Heathrow: the sweetener which isn’t

Gordon Brown today gave the go-ahead for the third runway at Heathrow airport, the international airport in the western suburbs of London. I posted what Simon Jenkins wrote about this disaster yesterday, and here is what George Monbiot has to say on the Guardian’s website today (it might well appear in the print edition tomorrow). I agree with both writers that this government is composed of spineless wimps: they give in to big business again and again. My theory is that they are chronically overawed by power, which explains their craven subservience to Bush and now their policy of giving into the aviation industry again and again. However, I want to examine the “sweetener” which has been added to this bitter pill: high-speed rail links, which sounds about as sweet as the most alarming assessments of aspartame.

From the Guardian today:

The most dramatic element will be the building of a railway hub at Heathrow which will form part of a new 200mph rail line, running parallel to the congested west coast mainline, linking London and Birmingham direct, with a spur to Heathrow from St Pancras station, linking the new line to Britain’s current high speed Eurostar line to Paris and Brussels.

The government will declare that it is delivering a new high speed link for the whole of the west coast mainline to the north-west of England even though the new line will stop at Birmingham. This is because most of the congestion occurs around Birmingham, allowing new trains to continue at speed, though not the full 200mph, to Manchester and Liverpool even after they come off the new line.

Anyone who uses the West Coast Main Line knows that it does not run out of St Pancras. It runs out of Euston. Anyone who uses it also knows that they have just spent a decade upgrading it so that the new tilting trains can use it. They also purged it of a lot of slower old-style trains, like the Southern region Gatwick-to-Rugby service, so that the Pendolini could run at, pardon the pun, full tilt. So, why did they bother with this rather than just build the 200mph line ten years ago? It would probably be cheaper to reconstruct the old Manchester to St Pancras line, which would take a lot of pressure off the West Coast Main Line.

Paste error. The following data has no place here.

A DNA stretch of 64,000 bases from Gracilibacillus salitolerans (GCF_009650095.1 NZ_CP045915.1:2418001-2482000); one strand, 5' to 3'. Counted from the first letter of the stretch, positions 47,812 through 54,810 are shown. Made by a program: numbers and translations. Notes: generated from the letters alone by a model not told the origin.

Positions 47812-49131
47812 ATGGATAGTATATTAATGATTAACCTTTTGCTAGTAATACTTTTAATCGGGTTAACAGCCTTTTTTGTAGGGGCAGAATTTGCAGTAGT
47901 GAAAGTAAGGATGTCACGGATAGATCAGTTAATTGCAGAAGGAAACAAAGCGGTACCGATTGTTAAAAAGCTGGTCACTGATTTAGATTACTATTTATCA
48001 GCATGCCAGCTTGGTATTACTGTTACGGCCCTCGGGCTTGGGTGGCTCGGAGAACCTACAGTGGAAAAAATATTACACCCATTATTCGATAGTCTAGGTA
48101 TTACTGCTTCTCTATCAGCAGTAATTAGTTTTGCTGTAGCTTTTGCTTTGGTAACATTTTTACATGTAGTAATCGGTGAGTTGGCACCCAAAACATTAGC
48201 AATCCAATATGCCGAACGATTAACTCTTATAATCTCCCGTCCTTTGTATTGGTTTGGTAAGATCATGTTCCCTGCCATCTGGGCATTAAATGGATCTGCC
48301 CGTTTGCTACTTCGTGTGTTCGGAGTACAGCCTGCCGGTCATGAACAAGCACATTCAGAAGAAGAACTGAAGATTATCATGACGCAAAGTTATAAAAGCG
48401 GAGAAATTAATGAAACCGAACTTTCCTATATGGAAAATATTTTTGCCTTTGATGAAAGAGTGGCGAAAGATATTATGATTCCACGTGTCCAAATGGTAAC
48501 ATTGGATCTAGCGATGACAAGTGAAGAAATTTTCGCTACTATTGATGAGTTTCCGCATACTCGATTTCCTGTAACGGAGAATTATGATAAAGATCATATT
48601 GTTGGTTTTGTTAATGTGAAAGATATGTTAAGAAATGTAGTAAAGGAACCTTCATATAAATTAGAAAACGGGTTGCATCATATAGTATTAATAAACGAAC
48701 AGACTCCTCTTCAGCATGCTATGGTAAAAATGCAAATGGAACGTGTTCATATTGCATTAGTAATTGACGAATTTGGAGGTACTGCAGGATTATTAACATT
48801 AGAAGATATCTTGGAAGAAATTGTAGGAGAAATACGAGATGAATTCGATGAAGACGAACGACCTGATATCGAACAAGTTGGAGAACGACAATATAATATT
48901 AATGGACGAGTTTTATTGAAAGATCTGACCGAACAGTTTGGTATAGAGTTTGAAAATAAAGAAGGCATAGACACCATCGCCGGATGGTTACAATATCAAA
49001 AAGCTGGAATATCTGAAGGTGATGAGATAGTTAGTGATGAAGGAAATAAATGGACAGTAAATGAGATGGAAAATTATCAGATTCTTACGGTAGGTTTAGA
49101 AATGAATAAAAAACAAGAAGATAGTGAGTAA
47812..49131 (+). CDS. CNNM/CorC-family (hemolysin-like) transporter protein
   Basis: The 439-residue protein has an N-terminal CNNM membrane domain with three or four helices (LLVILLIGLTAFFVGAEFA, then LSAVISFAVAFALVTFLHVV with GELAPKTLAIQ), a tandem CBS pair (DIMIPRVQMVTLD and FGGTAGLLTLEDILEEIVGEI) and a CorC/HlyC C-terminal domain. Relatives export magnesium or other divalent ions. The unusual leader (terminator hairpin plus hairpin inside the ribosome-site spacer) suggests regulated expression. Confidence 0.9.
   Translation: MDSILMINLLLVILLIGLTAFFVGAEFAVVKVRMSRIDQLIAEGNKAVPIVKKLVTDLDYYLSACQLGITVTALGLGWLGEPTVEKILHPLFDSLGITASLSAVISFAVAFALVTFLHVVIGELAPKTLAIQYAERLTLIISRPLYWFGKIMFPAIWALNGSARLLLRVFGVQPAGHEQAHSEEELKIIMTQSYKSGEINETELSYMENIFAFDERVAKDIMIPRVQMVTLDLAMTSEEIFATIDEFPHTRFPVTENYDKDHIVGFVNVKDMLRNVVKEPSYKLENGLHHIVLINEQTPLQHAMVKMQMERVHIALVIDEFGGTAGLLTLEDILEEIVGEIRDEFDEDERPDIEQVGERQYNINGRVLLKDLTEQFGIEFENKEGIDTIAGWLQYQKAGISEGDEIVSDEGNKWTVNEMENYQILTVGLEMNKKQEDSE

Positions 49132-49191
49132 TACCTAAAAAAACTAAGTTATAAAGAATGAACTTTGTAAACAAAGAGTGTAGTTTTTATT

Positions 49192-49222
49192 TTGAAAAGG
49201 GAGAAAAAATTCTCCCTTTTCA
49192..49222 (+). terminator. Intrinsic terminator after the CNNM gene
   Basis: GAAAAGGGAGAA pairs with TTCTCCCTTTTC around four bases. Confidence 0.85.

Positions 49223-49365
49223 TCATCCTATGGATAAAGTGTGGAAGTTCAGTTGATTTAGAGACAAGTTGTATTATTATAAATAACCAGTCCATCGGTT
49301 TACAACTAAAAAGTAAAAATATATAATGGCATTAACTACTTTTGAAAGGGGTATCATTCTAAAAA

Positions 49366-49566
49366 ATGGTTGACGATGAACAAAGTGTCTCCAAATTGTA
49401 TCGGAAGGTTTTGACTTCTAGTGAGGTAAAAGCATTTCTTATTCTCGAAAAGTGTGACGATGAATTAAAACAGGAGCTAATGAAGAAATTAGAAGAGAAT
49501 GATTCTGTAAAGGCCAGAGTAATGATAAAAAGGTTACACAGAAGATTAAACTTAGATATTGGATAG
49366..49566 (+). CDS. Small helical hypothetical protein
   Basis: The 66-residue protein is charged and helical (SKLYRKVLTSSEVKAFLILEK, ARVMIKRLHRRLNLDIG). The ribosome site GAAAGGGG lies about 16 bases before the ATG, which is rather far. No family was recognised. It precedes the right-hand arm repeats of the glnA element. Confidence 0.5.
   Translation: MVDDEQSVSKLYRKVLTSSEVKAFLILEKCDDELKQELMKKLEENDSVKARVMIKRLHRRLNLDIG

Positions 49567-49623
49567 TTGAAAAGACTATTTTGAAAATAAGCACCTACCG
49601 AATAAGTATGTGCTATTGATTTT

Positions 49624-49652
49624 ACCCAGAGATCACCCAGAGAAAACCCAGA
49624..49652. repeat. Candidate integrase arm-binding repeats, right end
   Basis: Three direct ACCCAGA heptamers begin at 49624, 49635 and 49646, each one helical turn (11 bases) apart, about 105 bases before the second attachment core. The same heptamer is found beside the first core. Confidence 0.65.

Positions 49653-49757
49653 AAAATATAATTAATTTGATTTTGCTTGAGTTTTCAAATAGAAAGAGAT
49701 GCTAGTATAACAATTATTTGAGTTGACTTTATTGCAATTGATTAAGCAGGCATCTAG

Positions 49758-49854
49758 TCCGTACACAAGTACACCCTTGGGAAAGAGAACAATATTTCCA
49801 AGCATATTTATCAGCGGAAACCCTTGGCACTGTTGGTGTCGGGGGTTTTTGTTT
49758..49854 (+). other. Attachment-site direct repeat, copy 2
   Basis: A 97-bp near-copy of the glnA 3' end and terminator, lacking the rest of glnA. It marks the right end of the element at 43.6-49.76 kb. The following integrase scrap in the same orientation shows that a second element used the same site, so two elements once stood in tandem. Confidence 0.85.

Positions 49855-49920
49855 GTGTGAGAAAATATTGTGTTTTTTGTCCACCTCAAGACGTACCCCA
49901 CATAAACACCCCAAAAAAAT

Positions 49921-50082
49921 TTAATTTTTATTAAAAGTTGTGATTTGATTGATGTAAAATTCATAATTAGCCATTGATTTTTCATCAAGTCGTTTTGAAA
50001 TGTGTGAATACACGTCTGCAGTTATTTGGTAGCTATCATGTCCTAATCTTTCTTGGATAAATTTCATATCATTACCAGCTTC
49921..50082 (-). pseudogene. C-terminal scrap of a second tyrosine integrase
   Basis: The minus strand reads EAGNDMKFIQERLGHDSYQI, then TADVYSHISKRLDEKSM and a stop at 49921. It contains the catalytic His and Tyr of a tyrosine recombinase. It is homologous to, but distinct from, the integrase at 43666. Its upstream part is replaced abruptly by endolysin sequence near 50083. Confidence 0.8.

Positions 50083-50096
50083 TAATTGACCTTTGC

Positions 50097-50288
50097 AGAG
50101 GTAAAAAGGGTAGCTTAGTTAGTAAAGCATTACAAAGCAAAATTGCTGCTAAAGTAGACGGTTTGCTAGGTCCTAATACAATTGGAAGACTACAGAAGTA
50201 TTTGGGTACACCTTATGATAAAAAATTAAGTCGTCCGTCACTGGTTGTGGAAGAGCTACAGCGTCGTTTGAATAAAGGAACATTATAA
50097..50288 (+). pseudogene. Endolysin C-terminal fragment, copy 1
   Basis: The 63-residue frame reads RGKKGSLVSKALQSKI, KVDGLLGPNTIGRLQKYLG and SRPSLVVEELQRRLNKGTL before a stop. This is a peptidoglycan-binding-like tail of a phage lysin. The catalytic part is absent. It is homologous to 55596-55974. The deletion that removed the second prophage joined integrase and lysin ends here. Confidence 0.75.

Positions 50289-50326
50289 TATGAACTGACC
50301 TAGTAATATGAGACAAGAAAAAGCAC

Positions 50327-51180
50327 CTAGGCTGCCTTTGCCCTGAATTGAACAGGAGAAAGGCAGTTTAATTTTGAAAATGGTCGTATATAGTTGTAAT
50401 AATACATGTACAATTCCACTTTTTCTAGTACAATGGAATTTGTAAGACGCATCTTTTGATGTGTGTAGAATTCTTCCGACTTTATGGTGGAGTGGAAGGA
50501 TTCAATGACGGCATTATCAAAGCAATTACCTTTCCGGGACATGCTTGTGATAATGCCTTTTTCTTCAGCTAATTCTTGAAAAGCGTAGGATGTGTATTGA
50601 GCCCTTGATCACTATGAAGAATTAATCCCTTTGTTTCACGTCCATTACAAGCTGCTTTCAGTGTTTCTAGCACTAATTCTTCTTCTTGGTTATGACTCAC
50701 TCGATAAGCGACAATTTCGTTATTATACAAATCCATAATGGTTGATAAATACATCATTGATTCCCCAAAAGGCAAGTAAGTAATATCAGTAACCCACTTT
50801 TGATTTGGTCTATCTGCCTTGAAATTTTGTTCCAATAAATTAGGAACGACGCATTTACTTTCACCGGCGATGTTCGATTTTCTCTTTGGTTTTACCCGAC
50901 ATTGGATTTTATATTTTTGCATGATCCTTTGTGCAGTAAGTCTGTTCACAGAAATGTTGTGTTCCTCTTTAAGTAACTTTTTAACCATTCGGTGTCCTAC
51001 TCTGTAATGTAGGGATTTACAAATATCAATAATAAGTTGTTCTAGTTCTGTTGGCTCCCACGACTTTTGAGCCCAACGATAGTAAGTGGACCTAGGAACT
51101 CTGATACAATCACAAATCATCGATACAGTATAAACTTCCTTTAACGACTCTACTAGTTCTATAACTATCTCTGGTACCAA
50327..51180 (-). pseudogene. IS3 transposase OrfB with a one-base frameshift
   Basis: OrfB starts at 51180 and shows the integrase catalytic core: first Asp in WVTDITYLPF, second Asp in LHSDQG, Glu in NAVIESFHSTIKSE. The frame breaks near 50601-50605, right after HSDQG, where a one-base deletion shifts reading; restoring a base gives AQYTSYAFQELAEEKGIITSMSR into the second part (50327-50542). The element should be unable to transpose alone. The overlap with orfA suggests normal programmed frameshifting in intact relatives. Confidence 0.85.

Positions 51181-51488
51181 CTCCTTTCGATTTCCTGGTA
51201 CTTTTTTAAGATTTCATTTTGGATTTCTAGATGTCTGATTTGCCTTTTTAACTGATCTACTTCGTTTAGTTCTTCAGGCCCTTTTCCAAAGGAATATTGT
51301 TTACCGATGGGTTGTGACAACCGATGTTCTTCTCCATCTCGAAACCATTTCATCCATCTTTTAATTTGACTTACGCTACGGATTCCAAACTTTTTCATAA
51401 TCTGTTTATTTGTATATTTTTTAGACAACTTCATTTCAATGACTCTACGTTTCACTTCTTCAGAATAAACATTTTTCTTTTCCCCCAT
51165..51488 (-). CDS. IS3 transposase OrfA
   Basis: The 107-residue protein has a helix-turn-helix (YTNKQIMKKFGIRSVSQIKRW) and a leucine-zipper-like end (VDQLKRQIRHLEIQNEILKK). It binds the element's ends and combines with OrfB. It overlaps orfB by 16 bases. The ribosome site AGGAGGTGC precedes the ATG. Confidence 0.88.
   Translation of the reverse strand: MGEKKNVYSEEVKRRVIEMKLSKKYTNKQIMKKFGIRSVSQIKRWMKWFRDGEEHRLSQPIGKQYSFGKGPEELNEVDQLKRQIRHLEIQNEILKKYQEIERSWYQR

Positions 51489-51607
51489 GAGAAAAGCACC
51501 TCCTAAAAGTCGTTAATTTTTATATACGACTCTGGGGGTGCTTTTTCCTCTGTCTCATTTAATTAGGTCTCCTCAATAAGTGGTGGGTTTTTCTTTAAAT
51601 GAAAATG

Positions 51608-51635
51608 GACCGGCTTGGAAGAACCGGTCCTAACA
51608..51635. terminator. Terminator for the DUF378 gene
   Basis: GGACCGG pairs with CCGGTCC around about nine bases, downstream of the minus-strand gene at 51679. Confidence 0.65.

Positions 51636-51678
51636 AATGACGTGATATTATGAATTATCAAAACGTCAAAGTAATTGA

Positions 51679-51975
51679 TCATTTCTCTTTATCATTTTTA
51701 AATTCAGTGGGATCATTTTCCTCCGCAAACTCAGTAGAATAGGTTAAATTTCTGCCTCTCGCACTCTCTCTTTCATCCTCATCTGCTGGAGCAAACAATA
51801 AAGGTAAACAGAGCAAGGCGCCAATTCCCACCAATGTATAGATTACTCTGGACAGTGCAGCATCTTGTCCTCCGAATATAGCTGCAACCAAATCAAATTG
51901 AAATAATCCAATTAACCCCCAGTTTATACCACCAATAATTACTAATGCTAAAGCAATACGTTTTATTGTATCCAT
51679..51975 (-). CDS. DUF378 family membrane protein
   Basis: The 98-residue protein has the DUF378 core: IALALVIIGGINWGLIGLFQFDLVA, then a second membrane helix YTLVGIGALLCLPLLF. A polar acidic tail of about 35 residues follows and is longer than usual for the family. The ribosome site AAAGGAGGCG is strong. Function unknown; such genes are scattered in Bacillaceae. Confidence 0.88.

Second, the likely route of the link to St Pancras would be along existing freight lines, which are not direct by any means: the link to the Great Western, known as the Dudding Hill Line, branches off the Midland Main Line the north of Cricklewood and joins the Great Western near Acton Main Line station. It is unelectrified, unlike the lines it links (although electrifying that stretch would not cost much), and presently has a 30mph speed limit. This is presently used by freight trains (freight locomotives tend to have slower maximum speeds than passenger trains), so unless they want to bulldoze large tracts of Neasden and Harlesden to build an extra pair of tracks, it will not be very fast, and if they do improve that line, no doubt the people of Neasden and Harlesden will want a piece of the pie as well, in the form of a couple of stations. And then there will be the problem of extra pressure on that bit of the Great Western line, which has already lost capacity to the Heathrow Express.

Then there is the matter of St Pancras itself. There is already a direct link from St Pancras to Heathrow: it’s called the Piccadilly Line. Yes, it stops dozens of times, but you can still use it on a London Travelcard. You cannot do this with the Heathrow Express, or even the stopping Heathrow Connect service from Paddington. Only the very rich, or the very hard-pressed, will use any direct rail link from there unless you can use Travelcards.

St Pancras may be well-connected, but it is in what is essentially the northern suburbs of London: if you wanted a link to the City via that route, it would be better to start the service at Moorgate, and pinch those two terminal platforms from the Metropolitan Line. If you did that, you would also add four extra platforms to St Pancras (reduced from six to four platforms by the international station), which would make a bit of extra room for that Manchester service (and the new link to Corby), and for anyone who might say “but the Midland Mainline is diesel”, diesel trains were run into Moorgate on the old Midland City line for decades until the 1980s.